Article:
Kamala’s Confusion

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Senator Kamala Harris (D-Calif.), one of the Democrats’ 2020 presidential hopefuls, was a district attorney in San Francisco, attorney general of California, and author of Smart on Crime: A Career Prosecutor’s Plan to Make Us Safer. For all this knowledge and experience, when the Cook County State Attorney’s office sealed records and dropped 16 felony charges against actor Jussie Smollett earlier this week, Harris responded, “To be perfectly honest, I’m completely confused. I don’t understand. I don’t know.”

The presidential hopeful, who rose through the ranks by a process of poontronage, did have cause to be puzzled. As Andrew Napolitano told Fox News it was “almost unheard of” for the government to indict someone then decline to prove the charges beyond reasonable doubt.

Those who remain confused might find enlightenment in the Monty Python sketch about the notorious Piranha brothers, Doug and Dinsdale.

Stig O’Tracy (Eric Idle) fell afoul of the brothers but furiously denied that Dinsdale nailed his head to the floor. But as the interviewer (Terry Jones) explains, “the police have film of Dinsdale actually nailing your head to the floor.”

“Oh yeah, he did that,” O’Tracy concedes. “Well he had to, didn’t he? I mean there was nothing else he could do, be fair. I mean, he didn’t want to nail my head to the floor. I had to insist. He wanted to let me off.”

In similar style, Chicago police had the $3,500 check Jussie Smollett wrote to two Nigerian men as payment to beat him up, which prompted NBA great Charles Barkley to quip, “do not commit crimes with checks.” Smollett claimed the attackers were white racist homophobes proclaiming, “this is MAGA country,” in the actor’s upscale Chicago neighborhood.

As Chicago police superintendent Eddie Johnson lamented, with the charges dropped and records sealed, the evidence was not going to be presented in court. Worse, Smollett was claiming, “I have been truthful and consistent on every single level since day one . . . I would not be my mother’s son if I was capable of one drop of what I’ve been accused of.” So in his own mind, the actor was an innocent. That recalls a movie character who made the same claim.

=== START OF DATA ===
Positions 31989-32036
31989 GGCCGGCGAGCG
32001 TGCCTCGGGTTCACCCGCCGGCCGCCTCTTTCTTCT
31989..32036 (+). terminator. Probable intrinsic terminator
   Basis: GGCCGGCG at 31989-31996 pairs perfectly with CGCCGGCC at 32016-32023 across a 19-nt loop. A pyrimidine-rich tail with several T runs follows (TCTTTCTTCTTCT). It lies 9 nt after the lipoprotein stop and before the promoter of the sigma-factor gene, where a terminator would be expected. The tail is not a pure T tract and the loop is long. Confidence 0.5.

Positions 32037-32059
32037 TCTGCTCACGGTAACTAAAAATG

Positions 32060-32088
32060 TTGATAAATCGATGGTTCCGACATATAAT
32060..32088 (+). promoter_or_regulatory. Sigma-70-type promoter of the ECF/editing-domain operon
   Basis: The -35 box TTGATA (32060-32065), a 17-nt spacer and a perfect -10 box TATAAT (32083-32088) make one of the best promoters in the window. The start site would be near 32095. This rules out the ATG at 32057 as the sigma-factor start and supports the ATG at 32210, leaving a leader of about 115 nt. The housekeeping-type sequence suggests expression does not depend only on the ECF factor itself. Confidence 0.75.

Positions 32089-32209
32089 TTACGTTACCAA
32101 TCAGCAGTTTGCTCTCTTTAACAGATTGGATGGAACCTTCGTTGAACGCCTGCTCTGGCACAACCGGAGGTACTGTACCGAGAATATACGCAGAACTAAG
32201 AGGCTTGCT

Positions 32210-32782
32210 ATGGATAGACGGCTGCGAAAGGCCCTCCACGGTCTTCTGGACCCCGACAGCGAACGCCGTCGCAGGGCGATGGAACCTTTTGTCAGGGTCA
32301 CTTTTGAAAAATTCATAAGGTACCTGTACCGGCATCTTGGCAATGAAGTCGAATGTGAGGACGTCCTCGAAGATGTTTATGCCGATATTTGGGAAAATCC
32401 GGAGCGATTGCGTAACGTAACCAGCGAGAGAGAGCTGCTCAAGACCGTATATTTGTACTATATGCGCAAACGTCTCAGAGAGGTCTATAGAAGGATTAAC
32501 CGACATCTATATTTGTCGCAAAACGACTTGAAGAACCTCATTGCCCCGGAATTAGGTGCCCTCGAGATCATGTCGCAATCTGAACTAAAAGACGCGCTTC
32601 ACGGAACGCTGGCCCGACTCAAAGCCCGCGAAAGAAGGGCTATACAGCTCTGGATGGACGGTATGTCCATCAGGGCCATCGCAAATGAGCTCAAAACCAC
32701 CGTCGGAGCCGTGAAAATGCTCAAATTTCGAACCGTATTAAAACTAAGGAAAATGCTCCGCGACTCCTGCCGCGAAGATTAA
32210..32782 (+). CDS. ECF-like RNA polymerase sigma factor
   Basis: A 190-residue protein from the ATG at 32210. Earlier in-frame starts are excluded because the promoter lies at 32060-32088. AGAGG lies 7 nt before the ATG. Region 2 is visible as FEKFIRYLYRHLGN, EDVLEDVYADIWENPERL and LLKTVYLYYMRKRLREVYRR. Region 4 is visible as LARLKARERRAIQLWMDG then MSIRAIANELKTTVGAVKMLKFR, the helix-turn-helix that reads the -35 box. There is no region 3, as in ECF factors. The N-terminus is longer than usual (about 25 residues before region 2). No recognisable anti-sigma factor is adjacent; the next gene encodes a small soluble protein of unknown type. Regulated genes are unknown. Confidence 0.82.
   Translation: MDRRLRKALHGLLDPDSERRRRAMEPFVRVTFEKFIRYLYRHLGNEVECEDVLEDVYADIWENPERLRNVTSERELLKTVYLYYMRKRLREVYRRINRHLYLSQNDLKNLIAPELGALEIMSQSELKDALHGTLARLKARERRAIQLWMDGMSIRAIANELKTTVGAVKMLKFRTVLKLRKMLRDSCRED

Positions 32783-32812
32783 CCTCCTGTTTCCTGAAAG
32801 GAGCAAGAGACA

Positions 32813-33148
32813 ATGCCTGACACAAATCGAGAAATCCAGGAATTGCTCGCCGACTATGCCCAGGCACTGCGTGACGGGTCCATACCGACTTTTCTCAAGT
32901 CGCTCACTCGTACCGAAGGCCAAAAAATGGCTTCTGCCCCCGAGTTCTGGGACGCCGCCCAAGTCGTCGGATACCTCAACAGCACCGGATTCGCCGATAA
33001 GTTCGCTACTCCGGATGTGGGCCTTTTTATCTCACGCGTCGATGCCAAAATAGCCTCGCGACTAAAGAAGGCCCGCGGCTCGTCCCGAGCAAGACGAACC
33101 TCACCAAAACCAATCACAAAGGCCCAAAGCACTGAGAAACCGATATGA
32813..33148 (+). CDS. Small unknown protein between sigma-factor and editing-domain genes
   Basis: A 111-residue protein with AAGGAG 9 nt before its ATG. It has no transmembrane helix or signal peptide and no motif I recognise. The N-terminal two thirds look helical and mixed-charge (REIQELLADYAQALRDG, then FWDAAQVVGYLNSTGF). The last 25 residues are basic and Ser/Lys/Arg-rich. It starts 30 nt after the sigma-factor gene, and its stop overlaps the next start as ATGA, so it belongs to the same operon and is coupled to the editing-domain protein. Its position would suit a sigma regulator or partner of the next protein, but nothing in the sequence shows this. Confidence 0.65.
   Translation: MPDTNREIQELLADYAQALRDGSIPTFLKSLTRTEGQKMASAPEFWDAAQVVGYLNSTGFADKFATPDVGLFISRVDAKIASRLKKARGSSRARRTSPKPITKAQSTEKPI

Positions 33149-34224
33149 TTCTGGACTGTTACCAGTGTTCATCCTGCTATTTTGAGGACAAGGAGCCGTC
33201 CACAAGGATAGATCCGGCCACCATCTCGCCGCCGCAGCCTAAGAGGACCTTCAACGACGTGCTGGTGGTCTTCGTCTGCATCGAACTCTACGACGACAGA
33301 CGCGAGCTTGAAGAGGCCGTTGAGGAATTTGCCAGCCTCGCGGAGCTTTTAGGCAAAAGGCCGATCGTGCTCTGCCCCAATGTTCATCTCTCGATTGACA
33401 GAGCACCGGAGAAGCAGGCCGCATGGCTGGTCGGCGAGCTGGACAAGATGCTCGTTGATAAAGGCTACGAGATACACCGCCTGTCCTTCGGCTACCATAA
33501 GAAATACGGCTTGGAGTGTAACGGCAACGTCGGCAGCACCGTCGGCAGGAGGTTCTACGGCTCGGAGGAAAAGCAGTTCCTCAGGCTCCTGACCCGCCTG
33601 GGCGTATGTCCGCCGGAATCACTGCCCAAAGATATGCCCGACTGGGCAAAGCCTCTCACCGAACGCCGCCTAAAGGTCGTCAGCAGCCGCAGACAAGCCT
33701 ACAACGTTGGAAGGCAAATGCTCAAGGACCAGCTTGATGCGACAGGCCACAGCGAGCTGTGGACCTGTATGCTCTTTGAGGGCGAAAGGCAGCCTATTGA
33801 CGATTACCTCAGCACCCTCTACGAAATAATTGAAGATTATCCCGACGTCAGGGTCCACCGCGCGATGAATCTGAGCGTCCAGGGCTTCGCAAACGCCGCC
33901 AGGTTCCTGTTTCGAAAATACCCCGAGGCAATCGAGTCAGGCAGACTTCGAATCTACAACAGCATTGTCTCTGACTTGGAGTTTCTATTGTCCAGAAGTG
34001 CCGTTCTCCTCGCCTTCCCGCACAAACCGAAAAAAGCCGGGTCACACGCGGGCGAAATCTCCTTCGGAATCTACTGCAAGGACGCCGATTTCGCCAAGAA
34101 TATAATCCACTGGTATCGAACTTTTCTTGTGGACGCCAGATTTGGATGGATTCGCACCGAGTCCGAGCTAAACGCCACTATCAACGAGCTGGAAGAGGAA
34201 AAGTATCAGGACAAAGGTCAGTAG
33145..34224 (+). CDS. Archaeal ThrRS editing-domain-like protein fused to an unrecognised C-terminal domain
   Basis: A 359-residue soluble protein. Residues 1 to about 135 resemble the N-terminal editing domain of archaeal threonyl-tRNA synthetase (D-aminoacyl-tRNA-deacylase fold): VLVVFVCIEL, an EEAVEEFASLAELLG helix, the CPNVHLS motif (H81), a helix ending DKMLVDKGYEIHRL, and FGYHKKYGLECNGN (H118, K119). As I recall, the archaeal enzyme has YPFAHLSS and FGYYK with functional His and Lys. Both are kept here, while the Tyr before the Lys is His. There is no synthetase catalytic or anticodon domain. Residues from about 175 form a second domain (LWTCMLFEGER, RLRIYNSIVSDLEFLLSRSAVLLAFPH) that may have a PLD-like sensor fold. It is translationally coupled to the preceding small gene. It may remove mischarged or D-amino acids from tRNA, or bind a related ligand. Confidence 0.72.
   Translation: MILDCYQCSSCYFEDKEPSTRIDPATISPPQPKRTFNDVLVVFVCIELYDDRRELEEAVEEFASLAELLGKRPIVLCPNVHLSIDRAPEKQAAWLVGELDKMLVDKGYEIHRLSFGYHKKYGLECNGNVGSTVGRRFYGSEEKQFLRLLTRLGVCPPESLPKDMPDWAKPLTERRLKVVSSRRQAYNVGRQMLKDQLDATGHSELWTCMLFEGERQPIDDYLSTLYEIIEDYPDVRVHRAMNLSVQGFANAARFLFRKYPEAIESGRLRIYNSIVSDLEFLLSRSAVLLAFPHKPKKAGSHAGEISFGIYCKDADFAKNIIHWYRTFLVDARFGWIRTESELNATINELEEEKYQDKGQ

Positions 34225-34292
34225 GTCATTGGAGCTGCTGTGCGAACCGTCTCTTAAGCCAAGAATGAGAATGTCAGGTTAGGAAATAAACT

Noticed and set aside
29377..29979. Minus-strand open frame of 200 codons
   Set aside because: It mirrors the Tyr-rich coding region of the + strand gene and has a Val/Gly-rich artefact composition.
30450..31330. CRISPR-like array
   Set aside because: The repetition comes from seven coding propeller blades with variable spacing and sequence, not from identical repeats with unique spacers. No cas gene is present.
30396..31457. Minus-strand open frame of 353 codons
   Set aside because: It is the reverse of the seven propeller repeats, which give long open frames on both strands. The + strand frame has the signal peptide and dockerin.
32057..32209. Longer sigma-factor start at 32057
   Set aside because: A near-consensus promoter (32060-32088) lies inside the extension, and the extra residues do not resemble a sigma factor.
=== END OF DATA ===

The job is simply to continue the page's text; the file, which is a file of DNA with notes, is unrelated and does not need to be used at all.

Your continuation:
In “The Godfather,” mob soldier Carlo Rizzi throws a beating on his wife Connie. As Connie’s brother, Sonny Corleone (James Caan), rushes to the scene, he is assassinated by members of a rival gang. The setup does not fool Michael Corleone (Al Pacino) and later in the story, he confronts Carlo.

“Don’t tell me you are innocent,” Michael says, “because it insults my intelligence and makes me very angry.”

Across the country, people of all persuasions are angry that Jussie Smollett will not face trial and still portrays himself as the innocent victim of an actual hate crime. Kamala Harris was just confused, but she shouldn’t have been.

In February, Harris and fellow Democratic presidential hopeful Senator Cory Booker (D-N.J.) backed the “Justice for Victims of Lynching Act,” legislation that would “criminalize lynching for the first time in American history.” Harris said, “Lynchings were acts of violence—they were horrendous acts of violence, and they were motivated by racism.” As Booker explained, “lynching is not a relic of a painful past—it is a present and pernicious evil that we still have yet to confront.”

True to form, Jussie Smollett claimed that the MAGA racists hung a noose around his neck as they poured bleach on the actor and assailed him with racial slurs. Both Booker and Harris claimed the attack on Smollett was “an attempted modern-day lynching.” Any observer could be forgiven for seeing Smollett’s gambit as a dramatization of the Harris-Booker legislation, plus the Democrat narrative that the election of Donald Trump launched a tide of hatred.

As a producer, the actor Smollett was something of a bust. But he got plenty of help from a crack post-production team. Cook County State Attorney Kim Foxx is a George Soros protégé and a favorite of the group Reclaim Chicago. This group is on record saying the “Jussie Smollett case is a sad commentary on our celebrity-obsessed society as well the fact that real hate crimes against Black LGBTQ in Chicago each year go without the same attention from police and the media.”

As the case played out, Foxx got a call from Tina Tchen, a former advisor to President Obama and chief of Staff for First Lady Michelle Obama, both big fans of Jussie Smollett. It wasn’t clear whether Tchen, who earned her law degree at Northwestern, had a client in the case, but she called Foxx on behalf of “the alleged victim’s family who had concerns about how the investigation was being characterized in public.”

Foxx claimed she recused herself from the case, but after Smollett walked free, it emerged that the state attorney had recused herself only in a “colloquial” sense, not in any legal manner. So the prosecution was also fake, and at this writing, the hoaxster Smollett and his handlers are still claiming innocence.

People across the country have every right to be angry, but they shouldn’t be confused.

Photo Credit: Win McNamee/Getty Images

About Lloyd Billingsley

Lloyd Billingsley is the author of Hollywood Party and other books including Bill of Writes and Barack ‘em Up: A Literary Investigation. His journalism has appeared in the Wall Street Journal, the Spectator (London) and many other publications. Billingsley serves as a policy fellow with the Independent Institute.

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